Decades of Fitness

EVERY YEAR, WE learn something new that helps shape us into something more than we were before. My most notable life lesson was that failure is not a defeat if you learn from it, no matter how old you are.

My Twenties

I was an adult without all the real pressures of responsibility. I had money in my pocket, and I was a gym junkie. I also partied hard, but nothing stopped me from going to the gym – I loved to exercise, no matter what state I was in.

My gym was a testosterone-fuelled environment of males – and a handful of women – who all felt invincible—our collective desire to look super-hot.

I had four major knee surgeries from my late teens to my early 20s, two on each knee. Each time the cast came off, my muscle had withered to nothing. It was a demoralising experience, but fortunately, age was on my side, and my body healed quickly. Physiotherapy and a tenacious determination to get back to training epitomised my intrinsic fitness motivation.

My Thirties

It was a dizzy spell of highs and lows. But then real tragedy struck – my elder brother, a mentor and father figure, died in his sleep. My life went into a tailspin; I was a broken man. 

What held me together was the commitment my brother and I shared to exercise. After seeing him in the mortuary, I went straight to the gym (our ‘church’) and sat in a haze below the chin-up bar – his favourite exercise. I recalled him saying, “If you look as good as I do when you’re my age [he was 12 years older than me], come to talk to me then.” I now say the same thing to my sons.

My Forties

Life changed me. In my 20s, I had speed and recovery, psychologically and physically. My mid-30s felt like the age of physiological decline – had I already peaked? I was now in mid-life – a time of high stress for many. 

My training was very different to what I had been doing in my 20s – I was now beginning to train intelligently. I knew my body’s boundaries and had nothing to prove by over-extending what I could realistically do. I was still competitive, but my calisthenic training and boxing involved compound body-weight exercises. Out went the heavy weights and specific days to train different muscle groups. In came common sense, discipline and no rigid rules.

I had only dabbled in yoga until then, but following a road accident, I became a regular yoga practitioner. Finding my way to a regular yoga practice was one of the best things that ever happened to me.

My Fifties

I hit a low point when the hip injury I was carrying from the motorcycle accident caught up with me, and I had to have a hip resurface. Post-surgery, I was back at the beginning again, yet this time around, I had a wealth of fitness experience behind me.

After the operation, my yoga, martial arts, strength, and boxing training never felt the same. Physiotherapists did what they could, but they had no real idea what I was going through. I had to do something, and quick. I set myself a six-month challenge to write my first yoga-based book called 20-21 and do all the poses for the illustrations myself. The book received excellent newspaper coverage and sold nearly every copy.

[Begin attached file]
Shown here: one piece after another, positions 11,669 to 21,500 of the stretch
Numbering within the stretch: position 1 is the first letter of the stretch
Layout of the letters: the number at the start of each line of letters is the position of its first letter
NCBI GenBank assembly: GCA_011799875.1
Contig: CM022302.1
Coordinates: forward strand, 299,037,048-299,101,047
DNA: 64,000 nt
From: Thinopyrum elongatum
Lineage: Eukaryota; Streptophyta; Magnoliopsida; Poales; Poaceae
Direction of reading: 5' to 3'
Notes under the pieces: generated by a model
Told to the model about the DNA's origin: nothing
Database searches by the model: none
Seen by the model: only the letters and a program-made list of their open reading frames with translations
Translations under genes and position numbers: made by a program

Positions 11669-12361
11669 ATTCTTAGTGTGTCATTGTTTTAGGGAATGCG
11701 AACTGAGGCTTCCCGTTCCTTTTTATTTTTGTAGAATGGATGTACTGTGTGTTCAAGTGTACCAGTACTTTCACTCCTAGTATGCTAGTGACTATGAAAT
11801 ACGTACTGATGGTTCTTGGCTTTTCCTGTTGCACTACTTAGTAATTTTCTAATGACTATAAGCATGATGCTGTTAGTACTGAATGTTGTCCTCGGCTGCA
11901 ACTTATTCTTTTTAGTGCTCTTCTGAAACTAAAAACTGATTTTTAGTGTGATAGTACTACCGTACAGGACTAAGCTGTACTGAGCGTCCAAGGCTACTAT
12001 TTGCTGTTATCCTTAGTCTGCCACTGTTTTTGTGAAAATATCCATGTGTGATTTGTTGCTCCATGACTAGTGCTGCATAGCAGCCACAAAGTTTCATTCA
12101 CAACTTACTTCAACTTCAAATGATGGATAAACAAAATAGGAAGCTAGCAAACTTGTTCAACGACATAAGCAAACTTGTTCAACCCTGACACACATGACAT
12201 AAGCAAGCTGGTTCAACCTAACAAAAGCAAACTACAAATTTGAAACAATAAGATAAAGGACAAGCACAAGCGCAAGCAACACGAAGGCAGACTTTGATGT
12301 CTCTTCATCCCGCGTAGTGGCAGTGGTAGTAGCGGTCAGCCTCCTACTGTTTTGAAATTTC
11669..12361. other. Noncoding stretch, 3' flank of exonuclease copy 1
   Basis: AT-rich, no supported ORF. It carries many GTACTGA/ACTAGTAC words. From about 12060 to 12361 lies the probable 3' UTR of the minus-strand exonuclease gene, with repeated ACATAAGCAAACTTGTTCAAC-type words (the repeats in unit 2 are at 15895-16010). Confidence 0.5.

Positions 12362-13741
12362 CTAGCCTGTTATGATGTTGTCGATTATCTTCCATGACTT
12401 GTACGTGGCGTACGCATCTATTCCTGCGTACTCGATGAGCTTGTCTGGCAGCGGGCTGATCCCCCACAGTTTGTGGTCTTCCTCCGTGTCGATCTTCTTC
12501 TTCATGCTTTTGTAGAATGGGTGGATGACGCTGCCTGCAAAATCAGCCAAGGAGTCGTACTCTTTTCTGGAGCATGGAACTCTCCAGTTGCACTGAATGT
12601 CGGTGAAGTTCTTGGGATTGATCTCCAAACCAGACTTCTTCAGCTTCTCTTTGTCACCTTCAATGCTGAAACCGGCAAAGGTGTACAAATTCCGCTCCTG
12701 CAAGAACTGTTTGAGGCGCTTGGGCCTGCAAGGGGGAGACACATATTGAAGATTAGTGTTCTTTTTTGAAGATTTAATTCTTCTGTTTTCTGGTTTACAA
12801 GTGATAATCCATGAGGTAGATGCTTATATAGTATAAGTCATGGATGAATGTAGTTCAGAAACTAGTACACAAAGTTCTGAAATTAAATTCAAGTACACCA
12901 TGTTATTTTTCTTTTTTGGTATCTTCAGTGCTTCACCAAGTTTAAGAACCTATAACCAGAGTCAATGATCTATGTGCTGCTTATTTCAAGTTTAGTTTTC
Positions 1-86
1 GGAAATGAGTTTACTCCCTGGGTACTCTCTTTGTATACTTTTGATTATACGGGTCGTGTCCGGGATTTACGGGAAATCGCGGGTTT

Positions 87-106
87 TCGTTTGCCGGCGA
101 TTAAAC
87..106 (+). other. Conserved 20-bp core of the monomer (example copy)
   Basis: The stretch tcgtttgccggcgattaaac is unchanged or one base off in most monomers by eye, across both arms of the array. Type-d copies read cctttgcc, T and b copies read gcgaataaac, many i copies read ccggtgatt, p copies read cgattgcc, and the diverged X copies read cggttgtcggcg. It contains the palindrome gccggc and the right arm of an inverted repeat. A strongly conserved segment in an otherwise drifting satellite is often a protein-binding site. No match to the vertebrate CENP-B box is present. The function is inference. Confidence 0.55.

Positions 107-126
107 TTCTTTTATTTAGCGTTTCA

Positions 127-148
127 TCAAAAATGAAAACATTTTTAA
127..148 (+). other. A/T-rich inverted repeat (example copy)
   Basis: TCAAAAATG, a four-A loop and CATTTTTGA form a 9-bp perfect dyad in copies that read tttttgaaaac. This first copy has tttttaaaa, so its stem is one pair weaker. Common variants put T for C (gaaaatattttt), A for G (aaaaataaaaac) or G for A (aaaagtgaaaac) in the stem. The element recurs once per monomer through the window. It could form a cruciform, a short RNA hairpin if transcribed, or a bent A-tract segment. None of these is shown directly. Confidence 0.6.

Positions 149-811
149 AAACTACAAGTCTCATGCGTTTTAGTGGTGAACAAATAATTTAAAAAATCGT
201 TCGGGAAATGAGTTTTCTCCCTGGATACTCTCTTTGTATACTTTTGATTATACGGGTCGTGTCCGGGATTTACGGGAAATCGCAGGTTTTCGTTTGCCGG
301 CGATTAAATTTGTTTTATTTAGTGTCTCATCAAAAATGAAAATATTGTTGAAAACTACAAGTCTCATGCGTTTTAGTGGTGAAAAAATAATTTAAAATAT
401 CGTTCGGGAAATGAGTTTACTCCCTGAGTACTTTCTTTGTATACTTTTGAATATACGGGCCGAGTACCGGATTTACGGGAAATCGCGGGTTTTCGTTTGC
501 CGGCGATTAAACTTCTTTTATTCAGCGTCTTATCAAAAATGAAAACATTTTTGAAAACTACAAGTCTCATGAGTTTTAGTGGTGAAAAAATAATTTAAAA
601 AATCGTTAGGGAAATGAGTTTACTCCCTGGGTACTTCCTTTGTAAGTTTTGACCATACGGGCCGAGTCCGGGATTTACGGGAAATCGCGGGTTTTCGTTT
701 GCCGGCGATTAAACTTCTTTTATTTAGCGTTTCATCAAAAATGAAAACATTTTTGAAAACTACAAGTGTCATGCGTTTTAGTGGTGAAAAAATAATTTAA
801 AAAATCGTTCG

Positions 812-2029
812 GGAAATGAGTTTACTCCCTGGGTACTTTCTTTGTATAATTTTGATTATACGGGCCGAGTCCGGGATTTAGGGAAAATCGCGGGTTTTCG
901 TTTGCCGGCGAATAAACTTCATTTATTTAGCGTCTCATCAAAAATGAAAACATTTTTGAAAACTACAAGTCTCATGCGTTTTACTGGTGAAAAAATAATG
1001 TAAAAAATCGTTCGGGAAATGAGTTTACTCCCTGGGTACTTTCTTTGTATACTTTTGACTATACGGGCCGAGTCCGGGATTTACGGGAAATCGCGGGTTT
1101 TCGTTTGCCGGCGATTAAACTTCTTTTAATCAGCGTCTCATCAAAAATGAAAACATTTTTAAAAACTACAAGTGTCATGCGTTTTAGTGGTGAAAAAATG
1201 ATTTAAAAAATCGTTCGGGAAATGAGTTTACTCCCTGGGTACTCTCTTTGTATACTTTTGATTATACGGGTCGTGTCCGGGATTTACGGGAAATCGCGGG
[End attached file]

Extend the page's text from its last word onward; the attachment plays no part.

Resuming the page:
I developed my training into two programs: JUMPGA and KUN-AQUA. I trained world-class athletes and captains of industry and taught fitness retreats at the world’s top spas. I had overcome injuring every major joint in my body to achieve my imperfect perfect body – mobile, flexible and strong.

My Sixties

Since my last book, Lone Wolf – Becoming a Super-A, I have more compassion and empathy for others. I have become more open and better understand the world and people around me. It doesn’t mean that everything is perfect, but I am authentic and living each day as a new opportunity.

As was the case with all my previous decades, there is still drama! Shortly after my 60th birthday, I had bladder and bowel infections that caused me to pee blood, suffer incontinence, diarrhoea, fever and stomach cramps. I underwent investigations, including a prostate biopsy to rule out cancer. I was eventually diagnosed with E. coli and treated with long-term antibiotics. The physical and psychological effects have not gone away, and I still get bouts of the illness today.

My Super-A training continues to be entirely relevant for me and those who use it. It has been lauded at the world’s top spas and featured in countless media articles. I am the living proof of its success, and I’m here to give people the tools to become the best and healthiest version of themselves for the rest of their active life.

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For the ‘Mid-lifer’, staying motivated to exercise can be challenging physically and psychologically. So please sign-up to my newsletter for my latest blogs, workshops and retreats.
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Even for a SUPER-A, staying motivated to exercise can be challenging physically and psychologically. So please sign-up to my newsletter for my latest blogs, workshops and retreats.
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